People who cannot sit still for more than a few minutes provide a clue to keeping slim and trim, a US study says.
Some people may be prone to obesity, say scientists
The Mayo Clinic team says some people have a biological need to fidget and, as a result, burn more calories.
They used technology embedded in pants to log even the smallest movements of 10 obese and 10 lean volunteers.
The team told Science Magazine that the calories people burned in everyday life were more important in determining weight than previously thought.
While fidgeters burn off the calories, couch potatoes can pile on the pounds, they said.
The technology was based on that used in fighter-jet control panels, and allowed the scientists to monitor body postures and movements every half-second, continuously for 10 days, from the volunteers' undergarments.
The study participants were asked to go about their normal daily routines while wearing the undergarments for the first 10 days of the study.
The Mayo team entered this data into a computer, along with the subjects' weights.
For the second part of their experiment they asked 10 volunteers who were overweight and 10 who were lean to eat special diets.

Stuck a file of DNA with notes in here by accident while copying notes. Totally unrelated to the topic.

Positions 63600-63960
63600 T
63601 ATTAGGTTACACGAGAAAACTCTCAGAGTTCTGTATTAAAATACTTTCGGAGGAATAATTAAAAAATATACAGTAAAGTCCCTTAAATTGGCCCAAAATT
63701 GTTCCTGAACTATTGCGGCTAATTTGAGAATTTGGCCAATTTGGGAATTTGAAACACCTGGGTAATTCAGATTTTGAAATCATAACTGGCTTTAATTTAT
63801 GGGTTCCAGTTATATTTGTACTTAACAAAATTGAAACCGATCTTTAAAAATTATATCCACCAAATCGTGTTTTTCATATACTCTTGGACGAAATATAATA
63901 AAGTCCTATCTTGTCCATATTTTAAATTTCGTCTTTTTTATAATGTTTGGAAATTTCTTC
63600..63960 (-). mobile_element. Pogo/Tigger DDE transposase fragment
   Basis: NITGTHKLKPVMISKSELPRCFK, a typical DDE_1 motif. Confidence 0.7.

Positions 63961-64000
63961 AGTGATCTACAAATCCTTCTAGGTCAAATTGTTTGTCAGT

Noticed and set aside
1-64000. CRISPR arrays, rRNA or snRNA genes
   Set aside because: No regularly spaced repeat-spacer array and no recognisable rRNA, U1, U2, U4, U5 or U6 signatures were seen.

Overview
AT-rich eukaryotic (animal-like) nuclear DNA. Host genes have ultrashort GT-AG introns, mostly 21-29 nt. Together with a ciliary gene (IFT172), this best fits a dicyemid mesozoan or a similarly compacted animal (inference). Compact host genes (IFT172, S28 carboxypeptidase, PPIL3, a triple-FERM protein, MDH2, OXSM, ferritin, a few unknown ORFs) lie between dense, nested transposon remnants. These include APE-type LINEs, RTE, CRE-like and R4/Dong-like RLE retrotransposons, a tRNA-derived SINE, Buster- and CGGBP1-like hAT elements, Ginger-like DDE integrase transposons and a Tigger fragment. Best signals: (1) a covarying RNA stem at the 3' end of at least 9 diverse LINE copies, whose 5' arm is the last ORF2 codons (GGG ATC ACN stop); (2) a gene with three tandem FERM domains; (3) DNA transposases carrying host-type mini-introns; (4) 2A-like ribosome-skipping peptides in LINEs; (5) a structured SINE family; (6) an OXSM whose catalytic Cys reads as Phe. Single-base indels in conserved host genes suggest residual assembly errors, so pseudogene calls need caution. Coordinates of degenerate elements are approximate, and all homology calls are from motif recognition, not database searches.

The lean volunteers were overfed by 1,000 calories per day to make them gain weight. The obese volunteers were underfed by 1,000 calories per day.
The volunteers' activity over the following 10 days was logged for comparison with the earlier results.
Even after gaining weight, the naturally lean group was more active than the other group.
The obese volunteers sat for, on average, 150 minutes more and burned 350 fewer calories each day than the naturally lean volunteers.
Dr James Levine, lead author, attributes their findings to something called NEAT - non-exercise activity thermogenesis.
"A person can expend calories either by going to the gym or through everyday activities.," he said.
The undergarments worn in the study detect the smallest movements
"Our study shows that the calories that people burn in their everyday activities - their NEAT - are far, far more important in obesity than we previously imagined."
David Haslam from the National Obesity Forum said: "There does seem to be some truth in it.
"If you are making a cup of tea and pacing up and down you will be using more calories than if you are standing still.
"Fidgeting is a good thing. It's not a bad habit like picking your nose. The big question is can we use it to help overweight patients?
"Can we teach someone to fidget?"
Claire Mac Evilly, from the Medical Research Council's Human Nutrition Research, said it was a very small study and doubted whether you could teach people to fidget.
"It's just too difficult. It would take quite a big change to their normal habits," she said.
"Plus we don't know whether being overweight is a cause of someone being less active or a consequence.
"Certainly small changes can help, like getting off the bus one stop before yours and taking the stairs rather than the lift.
"The best advice is to eat healthily and exercise regularly."